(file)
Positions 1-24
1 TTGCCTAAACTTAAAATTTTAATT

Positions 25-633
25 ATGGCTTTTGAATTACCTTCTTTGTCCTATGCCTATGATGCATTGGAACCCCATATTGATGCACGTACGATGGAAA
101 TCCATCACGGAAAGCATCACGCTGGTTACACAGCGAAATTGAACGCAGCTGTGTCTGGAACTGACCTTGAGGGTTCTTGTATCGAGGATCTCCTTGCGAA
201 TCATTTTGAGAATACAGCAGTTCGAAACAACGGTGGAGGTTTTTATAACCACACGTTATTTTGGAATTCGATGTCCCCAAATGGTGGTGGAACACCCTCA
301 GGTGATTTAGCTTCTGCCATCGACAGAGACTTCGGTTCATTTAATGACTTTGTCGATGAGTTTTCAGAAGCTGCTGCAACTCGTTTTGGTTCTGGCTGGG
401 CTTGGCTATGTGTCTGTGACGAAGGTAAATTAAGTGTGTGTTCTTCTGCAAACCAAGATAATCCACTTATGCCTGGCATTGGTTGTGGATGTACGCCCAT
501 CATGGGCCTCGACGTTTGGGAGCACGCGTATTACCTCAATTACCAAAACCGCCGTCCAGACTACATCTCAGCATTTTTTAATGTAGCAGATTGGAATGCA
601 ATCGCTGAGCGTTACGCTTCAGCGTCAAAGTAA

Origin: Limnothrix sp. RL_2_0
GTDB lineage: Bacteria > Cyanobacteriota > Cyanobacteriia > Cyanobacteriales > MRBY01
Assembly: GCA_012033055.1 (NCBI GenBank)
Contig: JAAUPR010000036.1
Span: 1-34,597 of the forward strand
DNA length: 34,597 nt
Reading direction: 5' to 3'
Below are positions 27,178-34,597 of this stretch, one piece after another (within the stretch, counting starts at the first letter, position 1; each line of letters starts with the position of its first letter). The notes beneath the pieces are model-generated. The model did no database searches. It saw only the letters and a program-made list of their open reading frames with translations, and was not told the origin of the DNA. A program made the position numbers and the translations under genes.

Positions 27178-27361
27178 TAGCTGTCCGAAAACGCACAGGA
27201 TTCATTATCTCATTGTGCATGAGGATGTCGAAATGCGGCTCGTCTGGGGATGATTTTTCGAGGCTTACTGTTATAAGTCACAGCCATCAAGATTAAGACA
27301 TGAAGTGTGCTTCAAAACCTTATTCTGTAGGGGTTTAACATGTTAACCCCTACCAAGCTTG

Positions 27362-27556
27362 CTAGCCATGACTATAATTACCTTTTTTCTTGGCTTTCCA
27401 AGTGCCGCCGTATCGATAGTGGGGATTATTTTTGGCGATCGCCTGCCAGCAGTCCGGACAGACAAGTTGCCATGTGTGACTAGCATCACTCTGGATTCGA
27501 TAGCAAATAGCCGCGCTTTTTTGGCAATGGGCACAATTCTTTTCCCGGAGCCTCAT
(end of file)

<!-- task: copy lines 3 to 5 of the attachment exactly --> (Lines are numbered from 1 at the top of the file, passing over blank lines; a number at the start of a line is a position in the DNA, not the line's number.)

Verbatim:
Positions 25-633
25 ATGGCTTTTGAATTACCTTCTTTGTCCTATGCCTATGATGCATTGGAACCCCATATTGATGCACGTACGATGGAAA
101 TCCATCACGGAAAGCATCACGCTGGTTACACAGCGAAATTGAACGCAGCTGTGTCTGGAACTGACCTTGAGGGTTCTTGTATCGAGGATCTCCTTGCGAA